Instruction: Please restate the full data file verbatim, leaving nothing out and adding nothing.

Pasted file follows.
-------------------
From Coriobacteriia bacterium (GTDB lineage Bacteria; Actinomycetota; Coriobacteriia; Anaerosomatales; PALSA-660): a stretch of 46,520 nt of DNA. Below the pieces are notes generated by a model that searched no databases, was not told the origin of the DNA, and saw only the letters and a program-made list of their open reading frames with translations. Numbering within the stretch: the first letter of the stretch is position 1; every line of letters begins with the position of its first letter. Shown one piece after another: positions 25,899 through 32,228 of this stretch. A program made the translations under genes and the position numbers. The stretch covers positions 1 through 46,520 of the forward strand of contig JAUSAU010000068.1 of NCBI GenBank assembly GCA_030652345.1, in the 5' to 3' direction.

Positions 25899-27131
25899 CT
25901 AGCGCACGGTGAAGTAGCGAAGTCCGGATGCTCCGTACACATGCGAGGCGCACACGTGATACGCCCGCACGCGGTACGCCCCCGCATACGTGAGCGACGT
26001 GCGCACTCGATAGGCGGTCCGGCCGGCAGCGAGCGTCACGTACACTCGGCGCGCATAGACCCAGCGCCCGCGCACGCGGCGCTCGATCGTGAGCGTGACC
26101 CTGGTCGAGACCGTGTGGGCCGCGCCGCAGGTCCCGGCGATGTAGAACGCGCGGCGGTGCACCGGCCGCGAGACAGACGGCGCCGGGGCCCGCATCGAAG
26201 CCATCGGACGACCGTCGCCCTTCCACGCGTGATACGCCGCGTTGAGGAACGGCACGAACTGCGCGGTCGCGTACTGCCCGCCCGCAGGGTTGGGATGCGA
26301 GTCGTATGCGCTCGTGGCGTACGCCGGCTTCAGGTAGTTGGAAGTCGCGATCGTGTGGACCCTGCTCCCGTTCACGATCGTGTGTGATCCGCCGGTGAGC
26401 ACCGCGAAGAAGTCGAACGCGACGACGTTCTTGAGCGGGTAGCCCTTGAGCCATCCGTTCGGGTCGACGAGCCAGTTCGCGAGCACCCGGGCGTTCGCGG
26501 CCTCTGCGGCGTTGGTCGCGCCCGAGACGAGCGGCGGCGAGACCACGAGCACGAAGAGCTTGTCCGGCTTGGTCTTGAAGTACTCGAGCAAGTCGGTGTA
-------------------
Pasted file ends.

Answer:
From Coriobacteriia bacterium (GTDB lineage Bacteria; Actinomycetota; Coriobacteriia; Anaerosomatales; PALSA-660): a stretch of 46,520 nt of DNA. Below the pieces are notes generated by a model that searched no databases, was not told the origin of the DNA, and saw only the letters and a program-made list of their open reading frames with translations. Numbering within the stretch: the first letter of the stretch is position 1; every line of letters begins with the position of its first letter. Shown one piece after another: positions 25,899 through 32,228 of this stretch. A program made the translations under genes and the position numbers. The stretch covers positions 1 through 46,520 of the forward strand of contig JAUSAU010000068.1 of NCBI GenBank assembly GCA_030652345.1, in the 5' to 3' direction.

Positions 25899-27131
25899 CT
25901 AGCGCACGGTGAAGTAGCGAAGTCCGGATGCTCCGTACACATGCGAGGCGCACACGTGATACGCCCGCACGCGGTACGCCCCCGCATACGTGAGCGACGT
26001 GCGCACTCGATAGGCGGTCCGGCCGGCAGCGAGCGTCACGTACACTCGGCGCGCATAGACCCAGCGCCCGCGCACGCGGCGCTCGATCGTGAGCGTGACC
26101 CTGGTCGAGACCGTGTGGGCCGCGCCGCAGGTCCCGGCGATGTAGAACGCGCGGCGGTGCACCGGCCGCGAGACAGACGGCGCCGGGGCCCGCATCGAAG
26201 CCATCGGACGACCGTCGCCCTTCCACGCGTGATACGCCGCGTTGAGGAACGGCACGAACTGCGCGGTCGCGTACTGCCCGCCCGCAGGGTTGGGATGCGA
26301 GTCGTATGCGCTCGTGGCGTACGCCGGCTTCAGGTAGTTGGAAGTCGCGATCGTGTGGACCCTGCTCCCGTTCACGATCGTGTGTGATCCGCCGGTGAGC
26401 ACCGCGAAGAAGTCGAACGCGACGACGTTCTTGAGCGGGTAGCCCTTGAGCCATCCGTTCGGGTCGACGAGCCAGTTCGCGAGCACCCGGGCGTTCGCGG
26501 CCTCTGCGGCGTTGGTCGCGCCCGAGACGAGCGGCGGCGAGACCACGAGCACGAAGAGCTTGTCCGGCTTGGTCTTGAAGTACTCGAGCAAGTCGGTGTA